18. Prohibit food in the computer rooms. Provide a common area where people can eat without getting food on computer equipment.

19. Install visitor rest rooms. Make sure to include bathrooms for use by visitors and delivery people who don't have access to the secure parts of the building.

Data Center Security Bookshelf

By Donald Dusenberry (Wiley, 2010)

By Ronald Bowman (Wiley, 2008)

By Wil Allsopp and Kevin Mitnick (Wiley, 2009)

Join the CSO newsletter!

Error: Please check your email address.

Tags mantrapsprotectionbollardssecurityphysical securityphysical security for data centersCSOTelecommunications Industry Association

More about AppleCSOGoogle

Show Comments

Featured Whitepapers

Editor's Recommendations

Solution Centres

Stories by Sarah D. Scalet

Latest Videos

  • 150x50

    CSO Webinar: Will your data protection strategy be enough when disaster strikes?

    Speakers: - Paul O’Connor, Engagement leader - Performance Audit Group, Victorian Auditor-General’s Office (VAGO) - Nigel Phair, Managing Director, Centre for Internet Safety - Joshua Stenhouse, Technical Evangelist, Zerto - Anthony Caruana, CSO MC & Moderator

    Play Video

  • 150x50

    CSO Webinar: The Human Factor - Your people are your biggest security weakness

    ​Speakers: David Lacey, Researcher and former CISO Royal Mail David Turner - Global Risk Management Expert Mark Guntrip - Group Manager, Email Protection, Proofpoint

    Play Video

  • 150x50

    CSO Webinar: Current ransomware defences are failing – but machine learning can drive a more proactive solution

    Speakers • Ty Miller, Director, Threat Intelligence • Mark Gregory, Leader, Network Engineering Research Group, RMIT • Jeff Lanza, Retired FBI Agent (USA) • Andy Solterbeck, VP Asia Pacific, Cylance • David Braue, CSO MC/Moderator What to expect: ​Hear from industry experts on the local and global ransomware threat landscape. Explore a new approach to dealing with ransomware using machine-learning techniques and by thinking about the problem in a fundamentally different way. Apply techniques for gathering insight into ransomware behaviour and find out what elements must go into a truly effective ransomware defence. Get a first-hand look at how ransomware actually works in practice, and how machine-learning techniques can pick up on its activities long before your employees do.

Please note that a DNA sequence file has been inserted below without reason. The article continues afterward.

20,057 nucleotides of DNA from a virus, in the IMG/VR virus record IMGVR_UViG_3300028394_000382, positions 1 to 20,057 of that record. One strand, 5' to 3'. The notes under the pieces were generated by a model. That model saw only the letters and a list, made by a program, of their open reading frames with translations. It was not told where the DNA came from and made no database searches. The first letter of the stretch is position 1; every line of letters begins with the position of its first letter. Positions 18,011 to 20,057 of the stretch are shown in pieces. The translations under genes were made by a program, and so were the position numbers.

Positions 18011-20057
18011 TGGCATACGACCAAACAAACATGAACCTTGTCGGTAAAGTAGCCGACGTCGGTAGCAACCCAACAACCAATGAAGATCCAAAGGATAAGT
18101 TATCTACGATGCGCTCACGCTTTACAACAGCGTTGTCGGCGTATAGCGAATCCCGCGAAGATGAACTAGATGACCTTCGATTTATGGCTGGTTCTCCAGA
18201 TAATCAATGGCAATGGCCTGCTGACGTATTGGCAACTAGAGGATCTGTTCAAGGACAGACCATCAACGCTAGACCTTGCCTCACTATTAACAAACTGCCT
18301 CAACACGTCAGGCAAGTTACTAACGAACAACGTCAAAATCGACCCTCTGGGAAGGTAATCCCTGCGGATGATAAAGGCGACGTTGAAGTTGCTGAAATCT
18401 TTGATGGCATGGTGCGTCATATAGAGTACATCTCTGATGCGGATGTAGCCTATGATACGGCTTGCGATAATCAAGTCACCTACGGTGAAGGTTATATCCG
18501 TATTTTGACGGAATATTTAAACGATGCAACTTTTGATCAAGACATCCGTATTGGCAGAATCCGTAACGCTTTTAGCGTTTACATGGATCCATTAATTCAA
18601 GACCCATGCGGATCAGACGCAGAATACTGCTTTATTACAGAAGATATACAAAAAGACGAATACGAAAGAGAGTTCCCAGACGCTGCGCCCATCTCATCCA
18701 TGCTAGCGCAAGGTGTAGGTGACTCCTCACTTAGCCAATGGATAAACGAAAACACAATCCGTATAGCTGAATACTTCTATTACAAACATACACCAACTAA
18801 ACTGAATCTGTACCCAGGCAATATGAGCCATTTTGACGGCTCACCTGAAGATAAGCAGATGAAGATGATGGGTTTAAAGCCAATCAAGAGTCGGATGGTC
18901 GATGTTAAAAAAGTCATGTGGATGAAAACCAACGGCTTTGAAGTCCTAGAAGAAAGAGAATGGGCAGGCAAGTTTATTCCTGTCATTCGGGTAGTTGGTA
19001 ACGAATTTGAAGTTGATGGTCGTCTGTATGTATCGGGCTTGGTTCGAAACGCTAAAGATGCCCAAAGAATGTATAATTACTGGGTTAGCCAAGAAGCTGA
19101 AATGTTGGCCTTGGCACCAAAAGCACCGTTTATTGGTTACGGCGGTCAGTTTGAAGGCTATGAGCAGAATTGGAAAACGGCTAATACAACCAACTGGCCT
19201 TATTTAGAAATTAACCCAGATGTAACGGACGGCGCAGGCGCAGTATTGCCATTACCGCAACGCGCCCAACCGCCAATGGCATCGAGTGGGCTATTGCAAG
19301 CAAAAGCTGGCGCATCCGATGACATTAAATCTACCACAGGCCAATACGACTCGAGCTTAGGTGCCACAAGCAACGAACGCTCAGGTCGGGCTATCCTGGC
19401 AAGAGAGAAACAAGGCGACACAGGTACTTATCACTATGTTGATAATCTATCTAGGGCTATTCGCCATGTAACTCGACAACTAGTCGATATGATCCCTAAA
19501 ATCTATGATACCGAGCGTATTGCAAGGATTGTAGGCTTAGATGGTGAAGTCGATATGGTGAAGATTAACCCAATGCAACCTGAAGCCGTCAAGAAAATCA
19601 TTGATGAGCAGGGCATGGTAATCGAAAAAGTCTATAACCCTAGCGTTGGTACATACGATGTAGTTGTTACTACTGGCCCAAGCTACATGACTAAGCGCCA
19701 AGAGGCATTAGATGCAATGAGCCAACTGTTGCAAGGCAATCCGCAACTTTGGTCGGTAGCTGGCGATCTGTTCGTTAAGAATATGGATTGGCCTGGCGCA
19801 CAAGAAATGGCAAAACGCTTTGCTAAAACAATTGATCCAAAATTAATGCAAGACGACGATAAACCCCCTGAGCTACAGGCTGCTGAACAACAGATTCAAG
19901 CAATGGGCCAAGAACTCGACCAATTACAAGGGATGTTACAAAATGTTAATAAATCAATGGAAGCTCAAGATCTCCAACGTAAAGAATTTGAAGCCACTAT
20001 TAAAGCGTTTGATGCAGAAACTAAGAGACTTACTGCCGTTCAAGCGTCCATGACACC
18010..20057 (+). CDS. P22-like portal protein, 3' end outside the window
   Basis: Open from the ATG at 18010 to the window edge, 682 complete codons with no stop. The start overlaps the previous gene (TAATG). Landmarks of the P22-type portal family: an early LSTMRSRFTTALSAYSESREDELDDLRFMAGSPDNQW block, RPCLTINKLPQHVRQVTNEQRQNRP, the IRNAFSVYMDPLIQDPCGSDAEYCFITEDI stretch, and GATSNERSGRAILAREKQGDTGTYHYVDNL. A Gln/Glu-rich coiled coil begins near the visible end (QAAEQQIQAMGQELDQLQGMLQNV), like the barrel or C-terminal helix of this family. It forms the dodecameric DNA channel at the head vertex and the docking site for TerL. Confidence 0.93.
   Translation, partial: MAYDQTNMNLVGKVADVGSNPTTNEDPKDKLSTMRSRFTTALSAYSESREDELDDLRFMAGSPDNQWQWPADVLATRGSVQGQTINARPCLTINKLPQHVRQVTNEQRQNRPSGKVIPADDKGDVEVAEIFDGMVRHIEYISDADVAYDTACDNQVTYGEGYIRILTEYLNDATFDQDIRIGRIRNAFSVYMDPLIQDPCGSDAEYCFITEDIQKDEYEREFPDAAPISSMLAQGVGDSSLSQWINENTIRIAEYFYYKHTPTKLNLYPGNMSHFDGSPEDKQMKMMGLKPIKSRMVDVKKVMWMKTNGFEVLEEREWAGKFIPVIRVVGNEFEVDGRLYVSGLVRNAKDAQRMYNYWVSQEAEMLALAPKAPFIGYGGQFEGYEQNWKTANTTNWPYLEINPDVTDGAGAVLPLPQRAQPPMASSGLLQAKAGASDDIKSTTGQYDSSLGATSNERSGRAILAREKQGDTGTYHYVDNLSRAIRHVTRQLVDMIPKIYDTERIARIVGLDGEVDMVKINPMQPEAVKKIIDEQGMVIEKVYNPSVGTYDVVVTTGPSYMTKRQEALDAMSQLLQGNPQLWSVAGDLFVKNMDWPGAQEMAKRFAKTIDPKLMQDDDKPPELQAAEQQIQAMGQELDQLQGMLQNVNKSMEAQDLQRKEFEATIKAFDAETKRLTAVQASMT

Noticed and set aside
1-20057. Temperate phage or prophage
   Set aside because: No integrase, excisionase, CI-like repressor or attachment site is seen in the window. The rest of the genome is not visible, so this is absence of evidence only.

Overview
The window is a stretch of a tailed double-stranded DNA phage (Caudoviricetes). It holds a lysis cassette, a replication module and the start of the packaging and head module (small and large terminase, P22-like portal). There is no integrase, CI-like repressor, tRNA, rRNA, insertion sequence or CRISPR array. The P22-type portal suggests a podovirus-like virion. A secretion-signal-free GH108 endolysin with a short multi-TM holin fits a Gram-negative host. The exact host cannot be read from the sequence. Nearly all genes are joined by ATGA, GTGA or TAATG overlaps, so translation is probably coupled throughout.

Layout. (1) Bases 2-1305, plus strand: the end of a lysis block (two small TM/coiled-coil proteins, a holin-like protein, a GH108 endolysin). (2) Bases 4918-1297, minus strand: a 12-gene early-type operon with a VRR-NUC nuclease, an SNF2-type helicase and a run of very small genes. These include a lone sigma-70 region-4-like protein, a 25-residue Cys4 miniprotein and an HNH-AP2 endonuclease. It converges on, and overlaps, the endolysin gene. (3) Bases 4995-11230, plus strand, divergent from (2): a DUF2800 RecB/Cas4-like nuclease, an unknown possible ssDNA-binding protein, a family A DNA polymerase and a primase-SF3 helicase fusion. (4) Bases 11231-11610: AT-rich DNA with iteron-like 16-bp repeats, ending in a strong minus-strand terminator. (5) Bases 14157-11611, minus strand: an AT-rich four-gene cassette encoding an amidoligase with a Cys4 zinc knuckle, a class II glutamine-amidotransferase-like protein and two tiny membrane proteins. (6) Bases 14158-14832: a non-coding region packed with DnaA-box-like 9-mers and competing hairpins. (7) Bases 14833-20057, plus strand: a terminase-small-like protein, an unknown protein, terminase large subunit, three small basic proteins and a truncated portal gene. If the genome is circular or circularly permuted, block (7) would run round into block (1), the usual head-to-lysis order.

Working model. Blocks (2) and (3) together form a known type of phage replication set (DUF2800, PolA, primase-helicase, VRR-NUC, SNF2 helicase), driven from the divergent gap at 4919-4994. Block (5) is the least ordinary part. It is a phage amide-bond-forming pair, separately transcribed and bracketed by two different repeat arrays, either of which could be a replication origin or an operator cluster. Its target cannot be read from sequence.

Play Video

  • 150x50

    CSO Webinar: Get real about metadata to avoid a false sense of security

    Speakers: • Anthony Caruana – CSO MC and moderator • Ian Farquhar, Worldwide Virtual Security Team Lead, Gigamon • John Lindsay, Former CTO, iiNet • Skeeve Stevens, Futurist, Future Sumo • David Vaile - Vice chair of APF, Co-Convenor of the Cyberspace Law And Policy Community, UNSW Law Faculty This webinar covers: - A 101 on metadata - what it is and how to use it - Insight into a typical attack, what happens and what we would find when looking into the metadata - How to collect metadata, use this to detect attacks and get greater insight into how you can use this to protect your organisation - Learn how much raw data and metadata to retain and how long for - Get a reality check on how you're using your metadata and if this is enough to secure your organisation

    Play Video

  • 150x50

    CSO Webinar: How banking trojans work and how you can stop them

    CSO Webinar: How banking trojans work and how you can stop them Featuring: • John Baird, Director of Global Technology Production, Deutsche Bank • Samantha Macleod, GM Cyber Security, ME Bank • Sherrod DeGrippo, Director of Emerging Threats, Proofpoint (USA)

    Play Video

More videos

Blog Posts

Market Place